We are fast approaching Holy Week, when in the Passion of Christ, we see Him keeping silent before both the Sanhedrin and Herod. Christ said little in front of Pilate, but He was calling Pilate to Himself, and was trying to make the Roman see. Christ remained silent because He did not need to defend Himself. He is God. He is Man. He stood in silence, in Perfection, and those who judged Him unfairly could not see the Silence which stood before them, as they had never met Him in silence. Those who meet God, know Him when they see Him.

Perfection Part Ten-Docility

Reading Garrigou-Lagrange again and again, I am struck with the idea of docility. Now, some of us are made more or less docile. As a person with a strong will and strong character, docility is something I have had to learn. My saintly mother, who is 84, is docile by nature, most sweet-tempered, and a joy to be around. Not all of us are created the same. The idea of modern psychologically which states in popular terms that we can be all we want to be is simply not true in one sense and very true in another. Garrigou-Lagrange insists that docility may be learned or acquired by all, and should be the goal of the saint. In fact, one cannot grow in holiness without docility.

Now, docility is not “wimpiness” or a lack of character. One must have character and person-hood in order to seek spiritual docility. To live in fear, fear of anything or anyone, is no docility. In fact, really craven fear hinders one from coming to trust in Providence, another great theme of Garrigou-Lagrange. Unless one trusts in Providence, one cannot grow in docility of spirit.

Perhaps two of the most individual and strong saints, mentioned last week on this blog, SS. Teresa of Avila and Therese, the Little Flower, demonstrated in their autobiographies, that they had powerful, personal characters. They knew who they were, they knew their talents and limitations, they were capable of facing their own lack of perfection and cooperating with grace to attain such perfection.

In my little mini-series on perfection, in which I have tried to make Garrigou-Lagrange more accessible to modern readers, I have found that the simple message of perfection rests in the desire and seeking of docility. Now, for any woman in the modern world who is a feminist, my statement sounds like heresy. In the age of the emerging woman, which is a false idea by the way, as one only has to look at the great saints here mentioned, plus SS. Etheldreda, Gertrude, Brigid, Bridget, Matilda, Hilda, Eanswyth, Catherine of Siena, and so on to see powerful women acting in public spheres in the Church for centuries, women are supposed to be what I call “Bolsheviks”, that is, contradictory and totally independent. Of course, this is a physical, psychological and spiritual impossibility, created to destroy vocations as well as society. The Bolshevik mentality lends itself to splendid and, indeed, painful isolation. Some men fall into this mode of being, to the loss of their soul's growth and even salvation, as it is in dying to self that one gains heaven.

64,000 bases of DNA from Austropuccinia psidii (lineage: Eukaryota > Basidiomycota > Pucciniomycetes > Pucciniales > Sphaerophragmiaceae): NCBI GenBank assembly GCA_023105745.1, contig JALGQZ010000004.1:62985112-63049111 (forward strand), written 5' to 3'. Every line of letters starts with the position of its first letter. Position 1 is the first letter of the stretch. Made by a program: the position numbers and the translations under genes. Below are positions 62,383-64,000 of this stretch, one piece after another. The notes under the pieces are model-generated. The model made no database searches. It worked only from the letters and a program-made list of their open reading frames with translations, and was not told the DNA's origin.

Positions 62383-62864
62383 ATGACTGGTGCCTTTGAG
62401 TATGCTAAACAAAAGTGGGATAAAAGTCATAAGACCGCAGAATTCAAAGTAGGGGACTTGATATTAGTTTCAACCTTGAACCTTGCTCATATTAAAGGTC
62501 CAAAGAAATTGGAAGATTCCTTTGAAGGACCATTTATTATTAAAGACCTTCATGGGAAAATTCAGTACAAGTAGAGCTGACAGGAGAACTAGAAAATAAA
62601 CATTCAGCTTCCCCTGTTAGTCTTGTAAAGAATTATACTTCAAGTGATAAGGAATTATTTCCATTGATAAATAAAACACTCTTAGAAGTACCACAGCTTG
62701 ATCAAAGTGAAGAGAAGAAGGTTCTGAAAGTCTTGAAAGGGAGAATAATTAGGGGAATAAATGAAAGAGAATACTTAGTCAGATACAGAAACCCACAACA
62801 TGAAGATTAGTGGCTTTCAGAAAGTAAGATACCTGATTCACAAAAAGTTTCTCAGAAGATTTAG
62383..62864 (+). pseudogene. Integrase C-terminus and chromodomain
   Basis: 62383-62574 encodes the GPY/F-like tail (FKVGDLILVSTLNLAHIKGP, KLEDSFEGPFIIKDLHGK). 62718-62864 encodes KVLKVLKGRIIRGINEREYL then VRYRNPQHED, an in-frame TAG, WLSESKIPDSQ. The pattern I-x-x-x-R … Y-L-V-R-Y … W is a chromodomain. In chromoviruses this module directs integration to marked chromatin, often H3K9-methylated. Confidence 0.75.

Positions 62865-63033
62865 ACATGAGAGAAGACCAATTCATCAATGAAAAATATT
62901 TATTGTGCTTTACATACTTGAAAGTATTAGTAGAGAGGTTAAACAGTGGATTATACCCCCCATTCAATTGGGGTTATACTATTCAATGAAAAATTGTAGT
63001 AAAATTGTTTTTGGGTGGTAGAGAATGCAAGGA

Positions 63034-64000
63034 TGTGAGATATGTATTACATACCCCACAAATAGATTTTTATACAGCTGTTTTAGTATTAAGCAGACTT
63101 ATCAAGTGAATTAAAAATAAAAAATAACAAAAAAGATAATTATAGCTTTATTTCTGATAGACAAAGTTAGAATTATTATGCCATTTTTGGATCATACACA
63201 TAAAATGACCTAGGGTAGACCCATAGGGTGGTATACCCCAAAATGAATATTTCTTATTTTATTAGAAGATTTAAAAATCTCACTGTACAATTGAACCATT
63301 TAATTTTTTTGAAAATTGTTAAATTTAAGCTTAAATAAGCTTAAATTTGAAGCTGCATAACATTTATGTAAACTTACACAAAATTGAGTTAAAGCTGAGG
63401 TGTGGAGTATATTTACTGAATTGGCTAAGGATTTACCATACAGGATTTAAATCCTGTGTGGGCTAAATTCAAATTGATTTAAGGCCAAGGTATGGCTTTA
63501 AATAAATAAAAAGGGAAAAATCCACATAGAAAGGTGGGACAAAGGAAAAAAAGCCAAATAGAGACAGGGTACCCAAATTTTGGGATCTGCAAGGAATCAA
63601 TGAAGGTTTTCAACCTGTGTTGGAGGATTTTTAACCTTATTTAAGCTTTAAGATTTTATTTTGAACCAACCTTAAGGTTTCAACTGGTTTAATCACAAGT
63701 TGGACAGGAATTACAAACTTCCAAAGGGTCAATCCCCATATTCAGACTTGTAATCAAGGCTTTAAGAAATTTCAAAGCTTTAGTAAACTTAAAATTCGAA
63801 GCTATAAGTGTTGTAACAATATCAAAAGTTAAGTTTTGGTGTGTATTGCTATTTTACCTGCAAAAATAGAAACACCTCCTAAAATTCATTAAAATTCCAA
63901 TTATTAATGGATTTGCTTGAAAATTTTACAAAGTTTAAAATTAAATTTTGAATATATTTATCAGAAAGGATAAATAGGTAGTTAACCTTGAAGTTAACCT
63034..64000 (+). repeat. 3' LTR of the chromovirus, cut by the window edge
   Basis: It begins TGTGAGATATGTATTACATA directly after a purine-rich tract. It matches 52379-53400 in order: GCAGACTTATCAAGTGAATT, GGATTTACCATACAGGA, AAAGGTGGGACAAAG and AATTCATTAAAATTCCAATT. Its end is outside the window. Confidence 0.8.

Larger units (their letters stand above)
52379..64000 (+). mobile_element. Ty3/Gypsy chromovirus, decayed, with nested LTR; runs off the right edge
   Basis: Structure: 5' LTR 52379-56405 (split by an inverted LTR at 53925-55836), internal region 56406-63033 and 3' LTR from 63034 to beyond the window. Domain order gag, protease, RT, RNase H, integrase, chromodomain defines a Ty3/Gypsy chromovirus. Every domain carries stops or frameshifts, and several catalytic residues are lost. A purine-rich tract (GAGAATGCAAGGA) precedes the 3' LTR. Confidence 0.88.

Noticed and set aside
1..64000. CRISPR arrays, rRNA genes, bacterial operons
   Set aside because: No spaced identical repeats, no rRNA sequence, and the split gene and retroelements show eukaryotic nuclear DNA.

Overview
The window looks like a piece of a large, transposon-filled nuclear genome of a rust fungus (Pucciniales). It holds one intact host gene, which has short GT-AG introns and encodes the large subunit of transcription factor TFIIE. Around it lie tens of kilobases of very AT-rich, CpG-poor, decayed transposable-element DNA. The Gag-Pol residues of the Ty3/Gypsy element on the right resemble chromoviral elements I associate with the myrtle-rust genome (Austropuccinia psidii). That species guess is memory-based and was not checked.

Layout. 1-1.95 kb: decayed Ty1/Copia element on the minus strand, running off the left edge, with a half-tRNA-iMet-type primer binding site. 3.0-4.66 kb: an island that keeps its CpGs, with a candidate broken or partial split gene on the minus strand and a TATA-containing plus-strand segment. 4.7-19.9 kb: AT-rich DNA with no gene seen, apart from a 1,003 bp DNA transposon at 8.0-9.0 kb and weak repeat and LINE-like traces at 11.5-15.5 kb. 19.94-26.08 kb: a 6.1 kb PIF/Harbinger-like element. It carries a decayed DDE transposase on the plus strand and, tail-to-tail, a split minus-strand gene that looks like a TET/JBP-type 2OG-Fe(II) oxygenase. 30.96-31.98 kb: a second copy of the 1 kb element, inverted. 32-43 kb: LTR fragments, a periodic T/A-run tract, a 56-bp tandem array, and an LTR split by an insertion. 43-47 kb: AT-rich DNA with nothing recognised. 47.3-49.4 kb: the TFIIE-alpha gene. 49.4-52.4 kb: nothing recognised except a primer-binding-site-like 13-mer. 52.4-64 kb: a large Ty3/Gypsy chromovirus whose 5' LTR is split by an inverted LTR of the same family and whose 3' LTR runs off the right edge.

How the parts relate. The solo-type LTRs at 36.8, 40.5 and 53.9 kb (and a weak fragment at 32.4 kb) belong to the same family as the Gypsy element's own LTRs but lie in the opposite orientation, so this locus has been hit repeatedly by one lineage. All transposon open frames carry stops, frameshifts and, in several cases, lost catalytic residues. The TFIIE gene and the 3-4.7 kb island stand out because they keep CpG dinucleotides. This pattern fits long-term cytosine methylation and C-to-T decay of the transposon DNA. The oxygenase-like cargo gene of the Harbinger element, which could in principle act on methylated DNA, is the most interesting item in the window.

Docility requires greater courage than action. One must control one's desires, tongue, plans, in fact, give up control one's own life and trying to control the lives of others. This is also a goal of the Benedictine Rule, which I love so much. To be obedient to one's superior is to give up control. To give up control, is to become docile.

Obedience, dying to self, docility. The great spiritual masters, such as Garrigou-Lagrange and St. Benedict tell us that this is the only way to happiness and holiness.

As Garrigou-Lagrange notes, the ultimate docility is the giving of our soul completely to God. This action is connected to detachment and to listening in contemplation. By the way, without some silence in one's life, one cannot attain either docility or detachment. Silence is the absolute sine qua non of the spiritual life.  

And now for something completely different

And now, for something completely different.

How does one make Dwarves into heroes? For the coming movie of The Hobbit, the Disney idea of dwarves simply would not work. The idea of small creatures (they are not homo sapiens in Tolkein's world) being mighty warriors and winners of battles has been deftly portrayed by the actors and make-up personnel of the coming epic. I share a photo from one of the fan websites.

If I had boys and girls at home adolescent age and up, I would encourage this type of movie, as they need role models of all shapes and sizes. The Church Militant in the making, that is our children, can learn good material and spiritual lessons from The Hobbit.